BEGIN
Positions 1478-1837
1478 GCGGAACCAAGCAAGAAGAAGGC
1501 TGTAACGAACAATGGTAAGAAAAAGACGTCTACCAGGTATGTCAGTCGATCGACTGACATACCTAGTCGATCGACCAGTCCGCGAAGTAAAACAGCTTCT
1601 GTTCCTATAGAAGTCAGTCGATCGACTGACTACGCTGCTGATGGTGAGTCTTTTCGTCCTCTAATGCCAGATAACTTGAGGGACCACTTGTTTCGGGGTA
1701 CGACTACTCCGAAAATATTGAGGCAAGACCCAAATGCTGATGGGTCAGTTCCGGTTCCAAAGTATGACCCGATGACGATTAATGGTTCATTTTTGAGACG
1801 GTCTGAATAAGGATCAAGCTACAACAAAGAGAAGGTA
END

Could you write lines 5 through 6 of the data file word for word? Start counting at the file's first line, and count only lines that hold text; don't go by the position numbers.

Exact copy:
1701 CGACTACTCCGAAAATATTGAGGCAAGACCCAAATGCTGATGGGTCAGTTCCGGTTCCAAAGTATGACCCGATGACGATTAATGGTTCATTTTTGAGACG
1801 GTCTGAATAAGGATCAAGCTACAACAAAGAGAAGGTA